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Why choose HGH?

Getting business finance

Posted: 16th Jul 2019 by Clair Watmore Business Advice General, Corporate Finance

Starting a business can be expensive, but what if you don’t have the cash? What sorts of business finance are available? And how do you get access to them?

Your business funding options

Not all businesses can get every type of finance. For starters, you can’t sell a stake in your business if you’re a sole trader or a partnership. And you can’t issue share documents unless you’re a corporation. The idea at the core of your business will also affect your business funding options.

There are lots of business funding options, but they fall into two broad categories:

  • Debt (lending) 
    Where you borrow money and pay it back, generally with interest.
  • Equity
    Where you get cash by selling a part of your business to an investor.

Presales are a third way to raise funds. In that scenario, customers pay before you’ve created the products or services they’re buying. Debt and equity are far more common, however. Businesses that have access to both tend to prefer debt.


Debt finance generally comes from institutions like banks and finance companies.

 

 

 

 

Debt financing pros

  • It’s easier to find.
  • You retain full control of the business.
  • You keep profits to yourself.
  • Interest is simple to budget for.

Debt financing cons

It’s harder to fund innovative business ideas through debt financing. If you have a mind-blowing new idea, you’ll probably need to explore equity financing, private loans, or presales.

Equity finance comes from investors and will require you to have good interpersonal skills.

 

 

 

 

Equity financing pros

  • You pay back nothing if the business fails.
  • You can access the investor’s networks.
  • Investors give strategic advice.
  • Investors are open to risky ideas.

Equity financing cons

Investors get some control over your business and profits have to be shared. As a startup, you’ll sell shares at their cheapest. After a period of success, it may feel as though you gave them away.

Common types of bank loans

Banks offer debt financing in two main ways:

  • Term loans
    Where you borrow a lump sum for an agreed amount of time and make monthly repayments. The lender works out the interest you owe every month and adds it to your debt.
  • Line of credit
    You’re given a borrowing limit and only withdraw the money if and when you need it. You only pay interest on what you use.

The amount of money you can get, and the interest rate, may depend on how you secure the loan.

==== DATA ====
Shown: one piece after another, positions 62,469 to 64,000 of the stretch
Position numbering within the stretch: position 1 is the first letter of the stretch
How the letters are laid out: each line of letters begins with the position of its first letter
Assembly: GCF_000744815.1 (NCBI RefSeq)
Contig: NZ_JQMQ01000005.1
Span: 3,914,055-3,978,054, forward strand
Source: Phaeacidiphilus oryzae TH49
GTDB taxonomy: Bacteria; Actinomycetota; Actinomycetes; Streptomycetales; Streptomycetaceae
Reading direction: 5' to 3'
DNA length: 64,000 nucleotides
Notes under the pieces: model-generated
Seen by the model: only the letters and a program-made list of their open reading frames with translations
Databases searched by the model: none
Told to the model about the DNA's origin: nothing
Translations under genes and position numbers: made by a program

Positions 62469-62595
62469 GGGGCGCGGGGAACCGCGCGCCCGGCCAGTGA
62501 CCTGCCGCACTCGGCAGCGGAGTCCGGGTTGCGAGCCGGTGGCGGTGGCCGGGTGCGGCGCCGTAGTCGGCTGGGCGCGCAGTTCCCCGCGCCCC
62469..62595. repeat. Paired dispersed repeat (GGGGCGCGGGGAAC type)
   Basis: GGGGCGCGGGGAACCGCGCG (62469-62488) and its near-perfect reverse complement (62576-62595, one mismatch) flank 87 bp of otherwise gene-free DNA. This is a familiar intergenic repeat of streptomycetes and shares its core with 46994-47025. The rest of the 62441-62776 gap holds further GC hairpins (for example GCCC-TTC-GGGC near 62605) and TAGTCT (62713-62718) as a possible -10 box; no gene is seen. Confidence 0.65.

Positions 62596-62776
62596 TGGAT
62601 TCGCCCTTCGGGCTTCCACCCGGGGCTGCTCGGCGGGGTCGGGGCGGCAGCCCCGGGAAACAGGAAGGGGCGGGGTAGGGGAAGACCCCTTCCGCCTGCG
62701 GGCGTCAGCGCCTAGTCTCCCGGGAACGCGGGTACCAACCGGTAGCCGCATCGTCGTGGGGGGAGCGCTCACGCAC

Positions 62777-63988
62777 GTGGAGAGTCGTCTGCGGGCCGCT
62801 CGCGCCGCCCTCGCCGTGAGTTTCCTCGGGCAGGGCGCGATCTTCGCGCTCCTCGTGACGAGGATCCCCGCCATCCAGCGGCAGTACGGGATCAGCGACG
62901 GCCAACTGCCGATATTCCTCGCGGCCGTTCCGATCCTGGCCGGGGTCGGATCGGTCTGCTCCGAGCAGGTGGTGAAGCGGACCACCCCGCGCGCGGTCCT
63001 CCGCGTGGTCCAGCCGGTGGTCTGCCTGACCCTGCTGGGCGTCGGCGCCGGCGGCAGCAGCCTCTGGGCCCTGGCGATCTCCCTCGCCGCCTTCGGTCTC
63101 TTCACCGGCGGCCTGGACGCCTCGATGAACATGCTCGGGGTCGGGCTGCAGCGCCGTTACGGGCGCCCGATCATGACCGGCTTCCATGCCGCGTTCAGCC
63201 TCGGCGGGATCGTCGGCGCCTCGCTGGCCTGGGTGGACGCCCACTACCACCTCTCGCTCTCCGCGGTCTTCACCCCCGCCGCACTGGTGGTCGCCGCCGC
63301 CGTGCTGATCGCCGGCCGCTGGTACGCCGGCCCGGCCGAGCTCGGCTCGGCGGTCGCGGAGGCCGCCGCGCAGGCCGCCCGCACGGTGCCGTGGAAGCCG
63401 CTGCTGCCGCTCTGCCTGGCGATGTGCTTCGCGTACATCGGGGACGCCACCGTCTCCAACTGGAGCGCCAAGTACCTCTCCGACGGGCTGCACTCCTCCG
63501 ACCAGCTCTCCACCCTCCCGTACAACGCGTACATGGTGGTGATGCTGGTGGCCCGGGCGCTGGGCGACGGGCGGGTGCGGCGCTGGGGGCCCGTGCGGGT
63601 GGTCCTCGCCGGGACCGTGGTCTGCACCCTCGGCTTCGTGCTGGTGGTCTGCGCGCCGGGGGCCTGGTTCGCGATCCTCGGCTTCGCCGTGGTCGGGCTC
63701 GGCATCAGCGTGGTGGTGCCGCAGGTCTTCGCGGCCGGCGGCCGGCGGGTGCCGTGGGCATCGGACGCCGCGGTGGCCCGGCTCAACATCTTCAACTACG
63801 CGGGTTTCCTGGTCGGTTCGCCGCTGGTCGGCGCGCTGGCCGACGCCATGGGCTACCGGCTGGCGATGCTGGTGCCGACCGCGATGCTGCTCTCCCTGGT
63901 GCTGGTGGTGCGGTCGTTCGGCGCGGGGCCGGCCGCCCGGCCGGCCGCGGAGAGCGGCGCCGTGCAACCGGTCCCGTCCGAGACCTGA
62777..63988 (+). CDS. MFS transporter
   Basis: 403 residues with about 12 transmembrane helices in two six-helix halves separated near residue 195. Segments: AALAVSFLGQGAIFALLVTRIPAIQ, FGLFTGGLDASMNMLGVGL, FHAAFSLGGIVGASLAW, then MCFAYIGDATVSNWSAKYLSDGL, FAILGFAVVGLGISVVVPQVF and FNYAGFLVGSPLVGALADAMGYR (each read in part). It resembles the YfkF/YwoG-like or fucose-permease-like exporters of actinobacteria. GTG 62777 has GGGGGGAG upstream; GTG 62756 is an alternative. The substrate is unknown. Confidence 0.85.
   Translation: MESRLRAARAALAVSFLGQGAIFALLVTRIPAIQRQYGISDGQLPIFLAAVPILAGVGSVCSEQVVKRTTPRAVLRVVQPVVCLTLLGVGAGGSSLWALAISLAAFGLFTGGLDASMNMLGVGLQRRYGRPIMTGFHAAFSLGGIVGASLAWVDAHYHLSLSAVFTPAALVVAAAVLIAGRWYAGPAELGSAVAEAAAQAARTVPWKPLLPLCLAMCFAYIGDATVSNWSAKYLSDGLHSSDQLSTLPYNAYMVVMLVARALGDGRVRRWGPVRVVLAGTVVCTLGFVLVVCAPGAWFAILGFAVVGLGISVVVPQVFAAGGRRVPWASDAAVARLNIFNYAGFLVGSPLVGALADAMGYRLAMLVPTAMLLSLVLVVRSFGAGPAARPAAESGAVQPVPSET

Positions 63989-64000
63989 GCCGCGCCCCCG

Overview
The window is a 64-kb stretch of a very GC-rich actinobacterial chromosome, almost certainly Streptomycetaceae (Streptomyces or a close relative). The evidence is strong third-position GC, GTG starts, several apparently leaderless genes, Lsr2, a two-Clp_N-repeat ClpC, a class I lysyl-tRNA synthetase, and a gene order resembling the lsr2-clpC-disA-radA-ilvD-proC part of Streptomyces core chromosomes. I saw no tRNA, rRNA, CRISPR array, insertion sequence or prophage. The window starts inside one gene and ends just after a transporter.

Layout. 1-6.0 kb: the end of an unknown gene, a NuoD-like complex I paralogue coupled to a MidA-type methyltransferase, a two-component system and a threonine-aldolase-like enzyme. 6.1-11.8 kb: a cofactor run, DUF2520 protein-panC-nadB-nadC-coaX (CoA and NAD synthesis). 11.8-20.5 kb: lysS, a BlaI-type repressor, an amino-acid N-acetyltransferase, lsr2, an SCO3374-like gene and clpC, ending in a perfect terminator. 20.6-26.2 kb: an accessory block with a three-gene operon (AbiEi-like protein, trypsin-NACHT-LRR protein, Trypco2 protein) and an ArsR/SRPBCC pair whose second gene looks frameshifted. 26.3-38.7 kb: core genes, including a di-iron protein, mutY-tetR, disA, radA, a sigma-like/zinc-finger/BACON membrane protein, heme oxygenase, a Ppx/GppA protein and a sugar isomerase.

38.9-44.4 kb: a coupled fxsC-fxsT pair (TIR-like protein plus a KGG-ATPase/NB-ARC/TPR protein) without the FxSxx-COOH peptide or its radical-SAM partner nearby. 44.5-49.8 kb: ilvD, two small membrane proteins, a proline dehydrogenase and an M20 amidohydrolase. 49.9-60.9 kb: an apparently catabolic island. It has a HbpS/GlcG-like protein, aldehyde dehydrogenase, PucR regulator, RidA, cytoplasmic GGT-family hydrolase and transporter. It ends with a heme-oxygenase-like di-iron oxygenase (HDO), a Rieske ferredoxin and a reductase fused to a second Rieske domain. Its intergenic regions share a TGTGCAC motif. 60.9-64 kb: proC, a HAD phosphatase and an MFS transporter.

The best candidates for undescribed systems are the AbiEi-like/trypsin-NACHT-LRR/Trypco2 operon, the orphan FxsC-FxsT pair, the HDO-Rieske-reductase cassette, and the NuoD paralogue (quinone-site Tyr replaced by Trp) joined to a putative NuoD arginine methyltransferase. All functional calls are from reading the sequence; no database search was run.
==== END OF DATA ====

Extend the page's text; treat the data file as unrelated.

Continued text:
How will you secure your loan?

Security is something that your lender can claim to get their money back if you stop making repayments. It can include things like:

  • real estate such as a house 
  • other assets such as vehicles or expensive equipment 
  • a personal guarantee, which allows the lender to sue you for unpaid loans

As you move down the list, the size of loans get smaller and the interest rates get higher. But to offer something as security, you have to be prepared to lose it, so this is often a difficult choice.

You can also take unsecured loans. A credit card is an example of that. But the borrowing limits will generally be lower and the interest higher.

How to apply for a loan

To apply for a startup business loan from a lender such as a bank, you will need these four things:

                                                                                 

A good credit score – This shows how reliable you are at paying bills.

A solid business plan – Lenders will be interested to see your sales forecasts, budget, and time to profitability.

                                                               

A shopping list – Say what the loan will be used for (including the cost of each item).

Security for the bank – You’ll also need to say what the lender can take if you stop making repayments.

How much to borrow to start a business

Your budget can help you here. It’ll show how much cash you need to build the business, and you’ll know how much of that needs to be borrowed. Now take that amount and work out what the monthly repayments will be. Most lenders have online calculators to help you. The bigger those repayments, the more sales you need to break even, so don’t take this step lightly. Work with us to see what you can realistically afford.

Operational costs are part of business finance

There are costs to start a business, and then there are costs to run it. You’ll need to have enough money in the bank to cover those first weeks or months of operation. There’s not much income in those early stages.

When taking a loan, consider taking out enough to cover early operational costs as well. Or, at the very least, make sure you still have enough credit left with the bank to go back to them later.

How to budget for debt

You don’t need to be afraid of debt. Most businesses live with it every day. But stay alert to the effects of interest charges. Work out what interest will add up to every year and put it into your budget as a cost.

Before you take a loan, check out what would happen to your budget if interest rates jumped up a couple of percentage points. How much more would it cost you every year? Could you still afford the repayments?

Alternatives to banks

Wondering how to start a business without a bank loan? We’ve already talked about equity (getting investors), but there are other options, too. Three of the more common are friends-and-family loanspeer-to-peer lending, and crowdfunding.

Source: Xero

We can also help you find the right funding for your business, having partnered with Capitalise to make it easy for businesses to access funding.

Find out more, or alternatively, contact us on 01904 655202 or email enquiries@hghyork.co.uk.